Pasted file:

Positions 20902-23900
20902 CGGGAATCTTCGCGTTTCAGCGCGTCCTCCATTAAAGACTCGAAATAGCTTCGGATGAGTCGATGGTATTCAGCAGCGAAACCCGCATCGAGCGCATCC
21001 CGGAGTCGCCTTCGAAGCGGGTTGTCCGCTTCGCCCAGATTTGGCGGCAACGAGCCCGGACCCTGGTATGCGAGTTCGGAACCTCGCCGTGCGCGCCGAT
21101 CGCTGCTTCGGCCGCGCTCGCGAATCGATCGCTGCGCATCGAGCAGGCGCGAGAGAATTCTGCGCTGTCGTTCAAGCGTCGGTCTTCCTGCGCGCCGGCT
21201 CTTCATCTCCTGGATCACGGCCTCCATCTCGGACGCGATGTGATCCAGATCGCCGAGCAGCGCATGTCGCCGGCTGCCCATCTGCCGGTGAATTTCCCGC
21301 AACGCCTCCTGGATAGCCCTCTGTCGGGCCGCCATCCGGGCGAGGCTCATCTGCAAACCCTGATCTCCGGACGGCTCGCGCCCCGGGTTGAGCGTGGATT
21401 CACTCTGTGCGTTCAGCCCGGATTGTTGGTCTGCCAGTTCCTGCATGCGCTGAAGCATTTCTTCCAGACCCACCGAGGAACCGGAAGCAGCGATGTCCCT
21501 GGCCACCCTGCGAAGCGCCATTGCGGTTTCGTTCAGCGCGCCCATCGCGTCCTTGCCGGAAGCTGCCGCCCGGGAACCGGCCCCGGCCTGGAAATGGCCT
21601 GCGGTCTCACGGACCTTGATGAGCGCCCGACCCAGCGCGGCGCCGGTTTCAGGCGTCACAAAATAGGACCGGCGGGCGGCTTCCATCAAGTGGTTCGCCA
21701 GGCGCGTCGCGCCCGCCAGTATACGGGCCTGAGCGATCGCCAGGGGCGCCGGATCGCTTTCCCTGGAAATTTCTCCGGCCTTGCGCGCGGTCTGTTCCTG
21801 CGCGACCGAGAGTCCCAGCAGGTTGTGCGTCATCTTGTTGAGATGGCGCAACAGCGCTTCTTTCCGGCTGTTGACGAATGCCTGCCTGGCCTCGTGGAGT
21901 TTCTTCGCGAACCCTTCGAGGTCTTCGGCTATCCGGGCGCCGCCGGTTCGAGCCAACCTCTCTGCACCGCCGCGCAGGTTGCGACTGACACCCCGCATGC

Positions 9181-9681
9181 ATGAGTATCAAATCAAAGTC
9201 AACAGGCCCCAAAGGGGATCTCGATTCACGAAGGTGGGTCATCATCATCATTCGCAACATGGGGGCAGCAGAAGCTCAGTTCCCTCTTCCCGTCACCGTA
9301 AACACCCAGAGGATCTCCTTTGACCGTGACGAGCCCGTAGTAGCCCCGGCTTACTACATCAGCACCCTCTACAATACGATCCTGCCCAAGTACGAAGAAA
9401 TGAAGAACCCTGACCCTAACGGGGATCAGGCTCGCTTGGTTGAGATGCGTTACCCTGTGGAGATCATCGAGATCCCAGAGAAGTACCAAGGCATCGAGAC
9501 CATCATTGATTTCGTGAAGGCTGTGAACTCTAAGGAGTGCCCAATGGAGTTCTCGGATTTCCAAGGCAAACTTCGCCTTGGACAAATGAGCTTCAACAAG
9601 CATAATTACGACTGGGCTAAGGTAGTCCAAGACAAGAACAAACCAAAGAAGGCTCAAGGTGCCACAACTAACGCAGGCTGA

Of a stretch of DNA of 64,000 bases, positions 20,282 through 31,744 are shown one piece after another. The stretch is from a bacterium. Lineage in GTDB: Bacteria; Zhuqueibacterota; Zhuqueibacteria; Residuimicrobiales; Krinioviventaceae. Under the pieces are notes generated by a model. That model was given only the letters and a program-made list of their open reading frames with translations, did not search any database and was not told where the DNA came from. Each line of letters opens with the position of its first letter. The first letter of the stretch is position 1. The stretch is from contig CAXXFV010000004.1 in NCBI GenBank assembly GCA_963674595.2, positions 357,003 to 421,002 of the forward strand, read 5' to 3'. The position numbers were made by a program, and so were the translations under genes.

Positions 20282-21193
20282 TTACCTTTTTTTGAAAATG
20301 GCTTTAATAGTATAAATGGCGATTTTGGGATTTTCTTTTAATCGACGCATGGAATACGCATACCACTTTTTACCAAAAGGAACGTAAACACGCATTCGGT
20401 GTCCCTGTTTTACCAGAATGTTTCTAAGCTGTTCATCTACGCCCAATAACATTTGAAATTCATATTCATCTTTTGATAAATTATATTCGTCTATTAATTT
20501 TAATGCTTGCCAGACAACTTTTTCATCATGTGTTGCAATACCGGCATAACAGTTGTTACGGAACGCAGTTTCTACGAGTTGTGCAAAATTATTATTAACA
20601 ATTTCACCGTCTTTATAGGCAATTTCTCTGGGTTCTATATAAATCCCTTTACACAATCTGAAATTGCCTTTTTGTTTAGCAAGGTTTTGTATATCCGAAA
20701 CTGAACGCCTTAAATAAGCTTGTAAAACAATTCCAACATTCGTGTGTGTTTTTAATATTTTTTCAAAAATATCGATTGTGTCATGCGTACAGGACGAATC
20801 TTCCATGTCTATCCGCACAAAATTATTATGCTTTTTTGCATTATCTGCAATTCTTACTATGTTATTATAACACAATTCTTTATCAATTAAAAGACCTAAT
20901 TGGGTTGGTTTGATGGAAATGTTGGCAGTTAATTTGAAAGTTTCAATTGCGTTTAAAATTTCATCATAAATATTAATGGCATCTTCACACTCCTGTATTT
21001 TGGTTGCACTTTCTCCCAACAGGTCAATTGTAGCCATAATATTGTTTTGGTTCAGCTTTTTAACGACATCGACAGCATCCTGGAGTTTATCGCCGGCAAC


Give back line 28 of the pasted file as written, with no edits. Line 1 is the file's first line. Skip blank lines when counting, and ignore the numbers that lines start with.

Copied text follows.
20801 TTCCATGTCTATCCGCACAAAATTATTATGCTTTTTTGCATTATCTGCAATTCTTACTATGTTATTATAACACAATTCTTTATCAATTAAAAGACCTAAT